The deadline for the Brooklyn Nets to extend star point guard James Harden came and went on Monday without a deal settled between the two sides. Harden is entering his third season of a four-year contract that is worth $171 million that he signed with the Rockets ahead of being traded to Brooklyn.
During Brooklyn’s media day, Harden addressed his upcoming extension telling reporters that he’s going to remain “patient” with the process, but expressed his desire to finish his career with the Nets, according to Forbes.
"“I’m focused on trying to bring a championship to the city. But as far as an extension, I’m just being patient with it. I went through a lot last year and I want to make sure I’m in the right mind set and knowing long-term that ultimately I want to be in Brooklyn for the rest of my career. So it’s no rush.”"
During media day, GM Sean Marks said he felt confident in the team’s ability to extend Harden, Kyrie Irving and Kevin Durant. Durant ended up signing an extension worth $198 million over four years while talks with Irving have stalled while he and the franchise work through his refusal to get vaccinated for COVID-19.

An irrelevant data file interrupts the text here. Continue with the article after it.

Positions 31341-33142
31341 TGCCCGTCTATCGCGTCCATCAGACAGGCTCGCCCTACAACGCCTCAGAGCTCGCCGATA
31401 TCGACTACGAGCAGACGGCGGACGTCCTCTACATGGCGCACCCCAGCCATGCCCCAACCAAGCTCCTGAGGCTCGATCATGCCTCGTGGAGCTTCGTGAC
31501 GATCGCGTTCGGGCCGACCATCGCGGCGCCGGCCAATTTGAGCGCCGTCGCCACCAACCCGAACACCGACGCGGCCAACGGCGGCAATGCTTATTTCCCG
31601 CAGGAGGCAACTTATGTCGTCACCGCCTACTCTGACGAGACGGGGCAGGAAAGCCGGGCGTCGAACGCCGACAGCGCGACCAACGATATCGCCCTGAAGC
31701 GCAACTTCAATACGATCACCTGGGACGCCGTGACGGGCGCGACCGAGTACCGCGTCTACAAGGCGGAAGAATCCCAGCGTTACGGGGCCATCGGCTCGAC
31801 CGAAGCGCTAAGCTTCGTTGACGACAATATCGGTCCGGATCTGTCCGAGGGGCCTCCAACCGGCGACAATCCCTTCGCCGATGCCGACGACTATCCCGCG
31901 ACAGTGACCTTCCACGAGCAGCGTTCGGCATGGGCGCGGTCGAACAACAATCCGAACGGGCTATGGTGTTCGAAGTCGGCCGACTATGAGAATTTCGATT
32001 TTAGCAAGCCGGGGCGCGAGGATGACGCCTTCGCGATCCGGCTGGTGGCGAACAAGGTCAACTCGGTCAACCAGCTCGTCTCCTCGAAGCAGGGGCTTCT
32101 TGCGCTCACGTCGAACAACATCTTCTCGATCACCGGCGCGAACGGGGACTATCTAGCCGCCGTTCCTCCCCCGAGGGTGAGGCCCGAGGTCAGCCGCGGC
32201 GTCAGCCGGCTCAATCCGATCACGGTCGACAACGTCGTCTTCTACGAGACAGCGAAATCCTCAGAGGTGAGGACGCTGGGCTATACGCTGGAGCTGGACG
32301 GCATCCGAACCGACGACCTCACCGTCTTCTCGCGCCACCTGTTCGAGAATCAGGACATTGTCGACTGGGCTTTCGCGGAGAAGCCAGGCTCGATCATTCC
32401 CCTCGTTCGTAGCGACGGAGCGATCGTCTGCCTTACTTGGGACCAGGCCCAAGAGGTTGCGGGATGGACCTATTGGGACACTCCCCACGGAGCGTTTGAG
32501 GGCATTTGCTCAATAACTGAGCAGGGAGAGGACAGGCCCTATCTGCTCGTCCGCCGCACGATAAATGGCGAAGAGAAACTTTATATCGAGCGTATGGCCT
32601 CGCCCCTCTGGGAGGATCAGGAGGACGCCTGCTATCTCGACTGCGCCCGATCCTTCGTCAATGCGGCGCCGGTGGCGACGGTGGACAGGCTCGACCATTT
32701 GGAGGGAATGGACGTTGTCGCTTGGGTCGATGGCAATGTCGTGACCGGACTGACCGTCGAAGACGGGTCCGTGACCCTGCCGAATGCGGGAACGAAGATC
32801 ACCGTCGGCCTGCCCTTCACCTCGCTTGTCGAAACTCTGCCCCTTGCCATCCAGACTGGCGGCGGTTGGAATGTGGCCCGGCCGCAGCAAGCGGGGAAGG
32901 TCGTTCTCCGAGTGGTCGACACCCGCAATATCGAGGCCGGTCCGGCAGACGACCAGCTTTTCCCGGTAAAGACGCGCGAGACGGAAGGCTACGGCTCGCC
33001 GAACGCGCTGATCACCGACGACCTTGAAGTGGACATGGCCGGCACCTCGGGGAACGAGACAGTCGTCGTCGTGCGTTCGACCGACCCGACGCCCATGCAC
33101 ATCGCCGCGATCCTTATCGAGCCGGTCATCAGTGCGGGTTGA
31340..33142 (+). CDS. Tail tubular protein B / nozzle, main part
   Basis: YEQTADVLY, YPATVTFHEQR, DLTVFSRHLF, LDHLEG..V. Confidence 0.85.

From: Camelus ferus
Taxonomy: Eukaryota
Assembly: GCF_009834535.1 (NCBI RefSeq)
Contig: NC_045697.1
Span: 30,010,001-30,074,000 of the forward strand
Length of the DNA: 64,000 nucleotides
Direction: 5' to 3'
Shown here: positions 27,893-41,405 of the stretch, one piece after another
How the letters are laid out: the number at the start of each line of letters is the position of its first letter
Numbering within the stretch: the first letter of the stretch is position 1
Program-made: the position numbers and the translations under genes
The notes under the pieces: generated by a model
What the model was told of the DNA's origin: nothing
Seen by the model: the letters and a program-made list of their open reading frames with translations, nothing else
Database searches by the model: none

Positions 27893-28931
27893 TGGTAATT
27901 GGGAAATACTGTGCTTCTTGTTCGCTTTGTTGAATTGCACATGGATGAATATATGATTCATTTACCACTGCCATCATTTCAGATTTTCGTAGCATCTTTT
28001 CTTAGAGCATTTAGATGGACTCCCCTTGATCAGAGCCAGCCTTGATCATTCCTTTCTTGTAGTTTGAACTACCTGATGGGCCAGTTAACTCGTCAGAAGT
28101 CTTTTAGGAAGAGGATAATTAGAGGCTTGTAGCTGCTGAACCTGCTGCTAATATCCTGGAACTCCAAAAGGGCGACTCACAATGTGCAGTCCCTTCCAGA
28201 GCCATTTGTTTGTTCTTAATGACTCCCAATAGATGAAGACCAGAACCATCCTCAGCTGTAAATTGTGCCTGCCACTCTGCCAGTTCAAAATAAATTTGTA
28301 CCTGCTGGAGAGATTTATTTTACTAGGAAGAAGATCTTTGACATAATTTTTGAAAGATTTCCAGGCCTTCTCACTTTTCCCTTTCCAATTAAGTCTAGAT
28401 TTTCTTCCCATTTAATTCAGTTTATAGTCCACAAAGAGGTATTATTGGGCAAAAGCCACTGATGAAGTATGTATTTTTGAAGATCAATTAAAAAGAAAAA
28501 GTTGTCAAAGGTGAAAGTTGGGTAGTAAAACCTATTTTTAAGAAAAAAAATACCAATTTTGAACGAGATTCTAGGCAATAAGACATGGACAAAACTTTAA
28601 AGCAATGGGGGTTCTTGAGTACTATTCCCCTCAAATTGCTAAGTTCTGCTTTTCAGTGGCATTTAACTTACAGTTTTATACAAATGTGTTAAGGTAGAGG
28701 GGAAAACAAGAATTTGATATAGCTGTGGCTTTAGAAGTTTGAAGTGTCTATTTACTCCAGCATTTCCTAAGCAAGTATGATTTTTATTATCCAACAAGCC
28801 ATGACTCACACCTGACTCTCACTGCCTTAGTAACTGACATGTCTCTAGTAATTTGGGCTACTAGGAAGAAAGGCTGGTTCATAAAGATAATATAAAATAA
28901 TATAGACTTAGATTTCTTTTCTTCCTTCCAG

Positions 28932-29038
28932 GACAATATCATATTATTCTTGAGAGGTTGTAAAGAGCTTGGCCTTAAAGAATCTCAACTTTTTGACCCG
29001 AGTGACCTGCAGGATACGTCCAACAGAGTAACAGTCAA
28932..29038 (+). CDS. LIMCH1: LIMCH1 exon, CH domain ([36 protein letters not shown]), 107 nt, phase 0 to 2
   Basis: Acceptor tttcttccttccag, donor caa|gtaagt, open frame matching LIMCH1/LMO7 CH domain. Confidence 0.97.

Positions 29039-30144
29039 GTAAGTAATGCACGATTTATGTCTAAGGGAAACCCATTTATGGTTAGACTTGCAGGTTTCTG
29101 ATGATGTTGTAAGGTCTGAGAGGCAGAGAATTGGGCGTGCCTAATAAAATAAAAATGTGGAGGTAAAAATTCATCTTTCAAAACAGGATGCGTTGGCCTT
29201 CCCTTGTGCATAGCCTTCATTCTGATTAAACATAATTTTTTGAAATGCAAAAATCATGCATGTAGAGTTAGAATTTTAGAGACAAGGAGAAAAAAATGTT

Nets’ James Harden says Brooklyn feels like home despite not signing an extension
After Brooklyn’s opening night loss to the Milwaukee Bucks, Harden once again addressed his extension and reiterated that he wants to remain with the Nets, according to The Athletic (paid membership required).
"“I love it here, I feel at home,” Harden said. “It’s nothing to worry about. … For me individually, I just want to focus on this year.”"
Harden is set to make $44.3 million this season and has a player option worth $47.4 million for next season. However, Harden can make up to as much as a historic $60 million per year if he becomes a free agent in the offseason and re-signs with Brooklyn.
From a purely financial standpoint, this makes the most sense for Harden. It allows him to maximize his earning potential in what is likely the last huge contract of his career considering he’s coming into this season at 32 years old. Harden has also never been an unrestricted free agent, and this summer would be the first time he’ll be able to test the waters around the league just to see if there are any options that might make better sense for him.
It’s hard to imagine Harden leaving Brooklyn, especially considering that Durant is locked in with the team for the next four seasons, essentially ensuring that Brooklyn would be a title contender each season in which both men are healthy. This is likely going to be discussed all season long, but the timing and financials suggest that Harden re-signs with Brooklyn this summer.